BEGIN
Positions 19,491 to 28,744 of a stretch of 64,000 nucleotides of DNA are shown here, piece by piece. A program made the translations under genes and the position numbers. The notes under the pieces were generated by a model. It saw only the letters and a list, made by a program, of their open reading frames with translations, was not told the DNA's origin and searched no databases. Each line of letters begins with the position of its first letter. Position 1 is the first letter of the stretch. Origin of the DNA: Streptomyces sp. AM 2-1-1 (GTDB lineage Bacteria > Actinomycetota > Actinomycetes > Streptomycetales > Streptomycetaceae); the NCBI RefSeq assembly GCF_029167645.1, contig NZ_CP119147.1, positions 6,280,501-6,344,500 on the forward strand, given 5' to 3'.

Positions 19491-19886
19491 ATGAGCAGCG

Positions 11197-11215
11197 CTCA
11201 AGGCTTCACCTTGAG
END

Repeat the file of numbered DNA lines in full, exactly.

Positions 19,491 to 28,744 of a stretch of 64,000 nucleotides of DNA are shown here, piece by piece. A program made the translations under genes and the position numbers. The notes under the pieces were generated by a model. It saw only the letters and a list, made by a program, of their open reading frames with translations, was not told the DNA's origin and searched no databases. Each line of letters begins with the position of its first letter. Position 1 is the first letter of the stretch. Origin of the DNA: Streptomyces sp. AM 2-1-1 (GTDB lineage Bacteria > Actinomycetota > Actinomycetes > Streptomycetales > Streptomycetaceae); the NCBI RefSeq assembly GCF_029167645.1, contig NZ_CP119147.1, positions 6,280,501-6,344,500 on the forward strand, given 5' to 3'.

Positions 19491-19886
19491 ATGAGCAGCG

Positions 11197-11215
11197 CTCA
11201 AGGCTTCACCTTGAG